He believes that "the simple identification of the Word of God with the Bible is a grave mistake," and "to ascribe infallibility to the written words of the Bible is wrong." The Bible must take its place alongside "the church" and "spiritual experience" as one of three "reliable sources," none of which should be elevated to "the status of final authority" (pp. 47-55).

The consequences of such a low view of Scripture can be far reaching. As Herschel Hobbs has written: "Once one departs from the New Testament as the one authority in Christian belief and practice, he becomes a potential victim of every kind of distortion and error" (The Axioms of Religion, rev. ed., 1978, p. 32). Unfortunately, in Godsey's case, Hobbs is right.

In a Christology that is at best ambiguous and at worst bordering on blasphemy, Godsey downplays the "historical fact" of the Virgin Birth (p. 120-121), suggests that "Jesus is not God" (p. 128), and contends that making Jesus "into a divine figure to be worshipped … is largely a mistake" (p. 120, cf. pp. ix, 117, 128).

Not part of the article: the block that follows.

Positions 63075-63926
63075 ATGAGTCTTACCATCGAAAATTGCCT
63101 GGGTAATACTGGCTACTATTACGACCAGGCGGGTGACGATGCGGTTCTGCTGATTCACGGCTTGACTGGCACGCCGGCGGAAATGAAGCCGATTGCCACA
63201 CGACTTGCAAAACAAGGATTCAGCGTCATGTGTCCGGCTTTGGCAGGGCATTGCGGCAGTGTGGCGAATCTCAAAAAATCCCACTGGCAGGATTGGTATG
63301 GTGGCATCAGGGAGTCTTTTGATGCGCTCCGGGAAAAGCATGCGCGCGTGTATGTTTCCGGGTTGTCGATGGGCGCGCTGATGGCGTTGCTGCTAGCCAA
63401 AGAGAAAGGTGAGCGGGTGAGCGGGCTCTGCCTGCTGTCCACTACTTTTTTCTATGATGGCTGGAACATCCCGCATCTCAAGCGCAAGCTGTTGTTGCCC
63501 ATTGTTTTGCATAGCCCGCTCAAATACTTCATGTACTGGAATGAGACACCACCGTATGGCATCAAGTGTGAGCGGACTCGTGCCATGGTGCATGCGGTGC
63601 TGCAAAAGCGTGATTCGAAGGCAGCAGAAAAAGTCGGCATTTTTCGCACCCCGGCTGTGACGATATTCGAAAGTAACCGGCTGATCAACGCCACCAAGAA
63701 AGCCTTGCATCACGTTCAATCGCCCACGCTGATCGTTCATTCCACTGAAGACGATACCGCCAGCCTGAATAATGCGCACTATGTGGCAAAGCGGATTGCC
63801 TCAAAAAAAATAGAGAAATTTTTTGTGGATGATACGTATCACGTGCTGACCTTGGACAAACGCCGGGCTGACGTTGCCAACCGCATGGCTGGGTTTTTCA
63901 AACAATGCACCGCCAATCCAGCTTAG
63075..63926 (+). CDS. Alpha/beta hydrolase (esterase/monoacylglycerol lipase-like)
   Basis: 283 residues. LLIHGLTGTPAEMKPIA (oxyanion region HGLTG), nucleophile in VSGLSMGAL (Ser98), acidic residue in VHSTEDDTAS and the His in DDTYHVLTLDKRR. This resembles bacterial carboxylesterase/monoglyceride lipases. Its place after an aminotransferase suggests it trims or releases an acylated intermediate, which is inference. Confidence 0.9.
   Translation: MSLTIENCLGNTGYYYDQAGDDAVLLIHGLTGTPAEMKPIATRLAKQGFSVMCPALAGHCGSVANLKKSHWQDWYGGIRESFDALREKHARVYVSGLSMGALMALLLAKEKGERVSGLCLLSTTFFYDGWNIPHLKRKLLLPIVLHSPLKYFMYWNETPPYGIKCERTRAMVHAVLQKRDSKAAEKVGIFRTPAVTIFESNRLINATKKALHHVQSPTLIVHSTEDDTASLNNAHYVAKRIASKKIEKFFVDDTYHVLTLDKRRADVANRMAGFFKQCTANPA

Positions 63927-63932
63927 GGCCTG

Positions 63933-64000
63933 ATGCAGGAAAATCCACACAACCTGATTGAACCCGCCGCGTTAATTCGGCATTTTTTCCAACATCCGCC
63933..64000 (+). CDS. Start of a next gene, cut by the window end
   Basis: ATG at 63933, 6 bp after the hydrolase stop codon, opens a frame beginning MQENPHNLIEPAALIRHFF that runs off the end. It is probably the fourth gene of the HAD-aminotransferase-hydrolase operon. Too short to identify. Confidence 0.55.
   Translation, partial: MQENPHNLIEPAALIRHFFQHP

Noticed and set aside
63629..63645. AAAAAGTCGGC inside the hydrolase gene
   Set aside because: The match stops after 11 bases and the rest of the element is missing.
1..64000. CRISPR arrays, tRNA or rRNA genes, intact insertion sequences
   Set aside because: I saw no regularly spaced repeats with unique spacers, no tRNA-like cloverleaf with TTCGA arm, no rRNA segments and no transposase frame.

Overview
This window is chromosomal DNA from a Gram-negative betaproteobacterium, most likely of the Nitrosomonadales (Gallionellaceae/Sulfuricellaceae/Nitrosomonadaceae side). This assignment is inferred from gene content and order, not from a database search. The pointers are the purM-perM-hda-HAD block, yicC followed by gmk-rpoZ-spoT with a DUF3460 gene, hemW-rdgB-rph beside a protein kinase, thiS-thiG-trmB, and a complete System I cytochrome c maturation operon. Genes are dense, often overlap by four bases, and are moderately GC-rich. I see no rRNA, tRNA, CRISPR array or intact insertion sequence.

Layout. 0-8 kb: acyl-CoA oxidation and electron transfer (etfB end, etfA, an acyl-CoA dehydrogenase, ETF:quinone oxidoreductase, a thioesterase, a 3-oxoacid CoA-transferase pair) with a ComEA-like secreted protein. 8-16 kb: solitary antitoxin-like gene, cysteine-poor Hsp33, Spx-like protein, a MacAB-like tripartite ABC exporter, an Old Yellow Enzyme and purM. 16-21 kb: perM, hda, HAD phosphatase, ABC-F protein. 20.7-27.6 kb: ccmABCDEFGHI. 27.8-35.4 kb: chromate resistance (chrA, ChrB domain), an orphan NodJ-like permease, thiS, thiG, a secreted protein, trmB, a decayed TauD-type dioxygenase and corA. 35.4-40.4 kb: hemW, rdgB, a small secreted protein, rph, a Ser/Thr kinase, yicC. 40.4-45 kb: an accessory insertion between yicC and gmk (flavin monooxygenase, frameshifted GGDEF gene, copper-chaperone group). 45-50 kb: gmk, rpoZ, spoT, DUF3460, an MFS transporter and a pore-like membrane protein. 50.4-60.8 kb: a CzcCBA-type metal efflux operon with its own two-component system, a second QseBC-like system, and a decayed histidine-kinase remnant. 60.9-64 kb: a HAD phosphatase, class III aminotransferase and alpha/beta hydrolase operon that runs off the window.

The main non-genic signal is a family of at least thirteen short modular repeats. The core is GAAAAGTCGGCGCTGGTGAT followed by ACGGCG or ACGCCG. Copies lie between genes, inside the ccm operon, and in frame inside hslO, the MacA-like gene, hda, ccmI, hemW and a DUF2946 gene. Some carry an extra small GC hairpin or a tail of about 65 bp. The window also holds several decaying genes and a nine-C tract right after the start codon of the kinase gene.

In his soteriology, Godsey ridicules what he calls "sterile and misguided theories of atonement," including the substitutionary atonement, and concludes that they all "turn out to be clanging buckets of nonsense." The problem, he argues, is that "they have isolated the death of Jesus as the saving act of God. It is a serious and unfortunate error. The cross is not the central nor final revelation of God." Put more bluntly, Godsey contends that "Jesus did not have to die" (pp. 140-144).

If, as John Stott has written, "all inadequate doctrines of the atonement are due to inadequate doctrines of God and man" (The Cross of Christ, p. 109), then it should be no surprise to find that Godsey's doctrine of God is skewed.